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Below results based on the criteria 'system'
Total number of records returned: 4
A System Model of American Macro Politics
Erikson, Robert S.
The paper develops a single macro-level model of American politics based upon the research program of The Macro Polity, (Cambridge, in press). The multi-equation simulation model is constructed from individual regressions on core elements such as Presidential Approval, Macropartisanship, Public Policy Mood, Elections (House, Senate, and Presidency), Policy Activity (House, Senate, and Presidency), Policy (laws) and the lagged feedbacks involved in the full structure of relationships. (Economic performance indicators are also both caused by and causes of the political variables.) In trial analyses, not implementing the full power of simulation methods, the model is tweaked to examine the impact of changing historical outcomes to observe system behavior. Two of them are a shock to unemployment and reversing the outcome of the 1980 presidential election. These are seen to produce unexpected outcomes when the full range of interconnections is allowed to work.
Congressional Campaign Contributions, District Service and Electoral Outcomes in the United States: Statistical Tests of a Formal Game Model with Nonlinear Dynamics
Mebane, Walter R.
Whitney embedding theorem
multivariate normal distribution
Using a two-stage game model of congressional campaigns, the second stage being a system of ordinary differential equations, I argue that candidates, political parties and financial contributors interact strategically in American congressional elections in a way that is inherently nonlinear. Congressional races in which the incumbent faces a challenge are generated by dynamical systems that have Hopf bifurcations: a small change in the challenger's quality or in the type of district service can change a stable incumbent advantage into an oscillating race in which the incumbent's chances are uncertain. The normal form equations for such a system inspire a statistical model that can recover qualitative features of the dynamics from cross-sectional data. I estimate and test the model using data from the 1984 and 1986 election periods for political action committee campaign contributions, intergovernmental transfers and general election vote shares.
An Agent-Based Model of Politics, Fertility and Economic Development Dynamics
agent based model
In the study of political economy, policy choices at a single point affect a country’s development path by impacting fertility, economic and political decisions across generations. It is important to understand the relationship between politics, economic, and demography change at both macro and micro levels. Combining system dynamics and agent based modeling approach, I formalize a simulation framework of the Politics of Fertility and Economic Development (POFED). First, I validate Feng et al (2000) system dynamics model with the political capacity measurement developed by Kugler and Tammen (2012). Second, I fuse these endogenous attributes with non-cooperative game theory in an agent based framework to simulate the interactive political economic dynamics of individual intra-societal transactions. Third, I connect macro and micro level with policy levers of government performance, including political extraction and allocation, by merging system dynamics and agent based components. I explore the model’s behavioral dynamics via simulation methods to identify paths towards economic development and political stability. I find nonlinear relationship among economic and political variables, as well as different development patterns produced by different combinations of economic, social, and political shocks. Political variables have the largest impact on economic development, in terms of maintaining a good environment for investment and allocating resources efficiently. Individual’s mutual cooperative behavior creates trust among each other, which enhances both political stability and economic growth. Demographic patterns also matter for a society’s growth path, as birth decreases political stability while human capital increases wealth.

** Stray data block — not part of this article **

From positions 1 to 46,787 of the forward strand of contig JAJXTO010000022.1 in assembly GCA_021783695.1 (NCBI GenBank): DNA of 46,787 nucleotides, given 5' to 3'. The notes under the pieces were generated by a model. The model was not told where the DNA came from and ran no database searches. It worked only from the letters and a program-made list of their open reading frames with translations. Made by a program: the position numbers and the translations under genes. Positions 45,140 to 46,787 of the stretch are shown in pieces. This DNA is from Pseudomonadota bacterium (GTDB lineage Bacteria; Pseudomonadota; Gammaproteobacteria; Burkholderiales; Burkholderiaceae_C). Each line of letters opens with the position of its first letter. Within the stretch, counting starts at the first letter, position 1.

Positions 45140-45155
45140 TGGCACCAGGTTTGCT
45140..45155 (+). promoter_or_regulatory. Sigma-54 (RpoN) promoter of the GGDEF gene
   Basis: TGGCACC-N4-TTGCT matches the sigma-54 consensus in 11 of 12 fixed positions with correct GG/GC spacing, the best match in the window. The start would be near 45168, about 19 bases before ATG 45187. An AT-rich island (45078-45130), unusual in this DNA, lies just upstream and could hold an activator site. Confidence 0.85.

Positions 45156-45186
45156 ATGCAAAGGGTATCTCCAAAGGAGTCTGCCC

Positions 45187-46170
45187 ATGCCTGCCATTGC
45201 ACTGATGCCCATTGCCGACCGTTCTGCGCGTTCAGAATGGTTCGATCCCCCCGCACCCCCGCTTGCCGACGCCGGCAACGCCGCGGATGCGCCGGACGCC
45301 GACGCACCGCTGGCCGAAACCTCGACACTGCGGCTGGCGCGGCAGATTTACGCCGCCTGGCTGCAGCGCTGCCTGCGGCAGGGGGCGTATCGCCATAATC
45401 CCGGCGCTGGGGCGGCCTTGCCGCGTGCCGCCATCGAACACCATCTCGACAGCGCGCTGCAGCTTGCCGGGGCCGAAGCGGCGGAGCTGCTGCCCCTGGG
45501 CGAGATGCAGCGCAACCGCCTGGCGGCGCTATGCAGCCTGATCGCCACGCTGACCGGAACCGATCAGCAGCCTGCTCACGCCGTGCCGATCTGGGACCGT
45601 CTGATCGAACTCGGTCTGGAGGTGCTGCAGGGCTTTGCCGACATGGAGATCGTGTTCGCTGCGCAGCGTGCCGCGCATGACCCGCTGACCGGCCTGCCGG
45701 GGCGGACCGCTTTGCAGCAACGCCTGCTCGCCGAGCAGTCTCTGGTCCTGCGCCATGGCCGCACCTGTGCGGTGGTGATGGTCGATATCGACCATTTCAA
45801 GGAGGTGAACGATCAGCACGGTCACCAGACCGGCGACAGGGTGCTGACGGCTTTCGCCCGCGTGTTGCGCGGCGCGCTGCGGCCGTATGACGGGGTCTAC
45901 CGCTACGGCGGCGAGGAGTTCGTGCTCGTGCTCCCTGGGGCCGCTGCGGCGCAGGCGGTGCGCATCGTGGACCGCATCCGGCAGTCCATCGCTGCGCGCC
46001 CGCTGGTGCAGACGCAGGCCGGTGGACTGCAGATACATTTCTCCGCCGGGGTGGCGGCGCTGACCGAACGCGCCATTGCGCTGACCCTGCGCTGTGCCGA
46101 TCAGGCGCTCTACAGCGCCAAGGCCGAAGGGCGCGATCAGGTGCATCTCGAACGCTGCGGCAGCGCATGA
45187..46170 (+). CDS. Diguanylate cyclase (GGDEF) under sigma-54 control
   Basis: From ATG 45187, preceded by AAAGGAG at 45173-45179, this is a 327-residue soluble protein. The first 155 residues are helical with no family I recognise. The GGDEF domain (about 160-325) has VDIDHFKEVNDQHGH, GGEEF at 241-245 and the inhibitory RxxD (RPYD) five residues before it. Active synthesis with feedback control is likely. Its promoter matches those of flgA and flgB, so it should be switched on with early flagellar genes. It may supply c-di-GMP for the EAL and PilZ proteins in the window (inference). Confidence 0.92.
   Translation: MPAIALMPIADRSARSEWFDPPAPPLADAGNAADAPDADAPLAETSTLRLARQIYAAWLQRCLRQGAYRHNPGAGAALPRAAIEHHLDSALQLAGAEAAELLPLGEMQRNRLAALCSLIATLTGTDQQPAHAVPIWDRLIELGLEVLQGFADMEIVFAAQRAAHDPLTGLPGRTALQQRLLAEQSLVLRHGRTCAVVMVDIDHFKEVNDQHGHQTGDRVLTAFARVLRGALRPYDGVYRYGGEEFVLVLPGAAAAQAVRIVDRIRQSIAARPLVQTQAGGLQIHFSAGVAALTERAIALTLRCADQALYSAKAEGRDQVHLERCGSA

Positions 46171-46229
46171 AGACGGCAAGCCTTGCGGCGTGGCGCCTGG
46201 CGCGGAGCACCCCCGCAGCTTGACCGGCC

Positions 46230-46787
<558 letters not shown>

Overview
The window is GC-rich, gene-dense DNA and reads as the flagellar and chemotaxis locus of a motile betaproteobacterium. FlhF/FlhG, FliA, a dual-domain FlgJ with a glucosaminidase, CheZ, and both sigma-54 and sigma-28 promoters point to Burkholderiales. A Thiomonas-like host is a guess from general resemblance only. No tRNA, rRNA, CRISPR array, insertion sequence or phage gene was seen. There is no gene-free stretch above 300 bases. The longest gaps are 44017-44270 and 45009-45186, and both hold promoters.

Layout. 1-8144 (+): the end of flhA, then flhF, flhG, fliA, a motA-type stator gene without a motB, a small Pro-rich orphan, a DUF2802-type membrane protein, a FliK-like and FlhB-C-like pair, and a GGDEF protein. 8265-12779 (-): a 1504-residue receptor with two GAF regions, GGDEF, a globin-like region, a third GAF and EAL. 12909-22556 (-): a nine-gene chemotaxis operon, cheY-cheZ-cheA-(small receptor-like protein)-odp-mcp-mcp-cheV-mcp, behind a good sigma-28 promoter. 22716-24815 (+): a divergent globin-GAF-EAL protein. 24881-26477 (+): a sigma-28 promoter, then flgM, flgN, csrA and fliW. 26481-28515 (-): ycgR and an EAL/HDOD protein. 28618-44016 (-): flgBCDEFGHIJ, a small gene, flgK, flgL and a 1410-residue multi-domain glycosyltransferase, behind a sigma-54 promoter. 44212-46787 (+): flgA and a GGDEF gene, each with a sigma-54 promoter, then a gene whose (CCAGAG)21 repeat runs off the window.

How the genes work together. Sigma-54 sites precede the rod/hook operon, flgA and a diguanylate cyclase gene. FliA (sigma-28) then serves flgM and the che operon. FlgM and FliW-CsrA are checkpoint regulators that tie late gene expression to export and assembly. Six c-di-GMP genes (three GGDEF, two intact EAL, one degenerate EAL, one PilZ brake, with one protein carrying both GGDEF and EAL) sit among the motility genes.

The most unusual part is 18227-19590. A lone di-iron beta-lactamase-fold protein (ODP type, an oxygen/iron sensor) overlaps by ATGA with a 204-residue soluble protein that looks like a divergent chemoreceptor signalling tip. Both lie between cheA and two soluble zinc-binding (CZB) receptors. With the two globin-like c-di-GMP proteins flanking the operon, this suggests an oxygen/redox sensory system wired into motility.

Moments in Time: Studying European Conflict using a Change-Point Model
Constructivist theories provide insights into understanding systemic violence in Europe by accounting for preference formation in multiple time periods. Thus, constructivism explains how the influence of a set of independent variables on a dependent variable can change over time. By allowing preferences to change, constructivist theories accounts for changes in the direction and statistical significance of weakly exogenous explanatory variables over multiple time periods. Owing to this, different rationalist theories may be appropriate to explain different time periods. To test this, counts of militarized interstate dispute involving European states from 1870 to 2001 are analyzed. Bayesian MCMC change-point models provide an effective tool for identifying multiple time periods and generating unbiased and efficient estimates of explanatory variables. Because change-points are calculated probabilistically, the determinates of structural breaks are also examined by testing for Granger causality. Results generate support for constructivist theories because the influence of variables and statistical significance change depending on the time period. These results differ from tradition models which ignore structural breaks in the dependent variable. Lastly, Granger causality tests indicate that changes in systemic power and democratization are determinates of these structural breaks.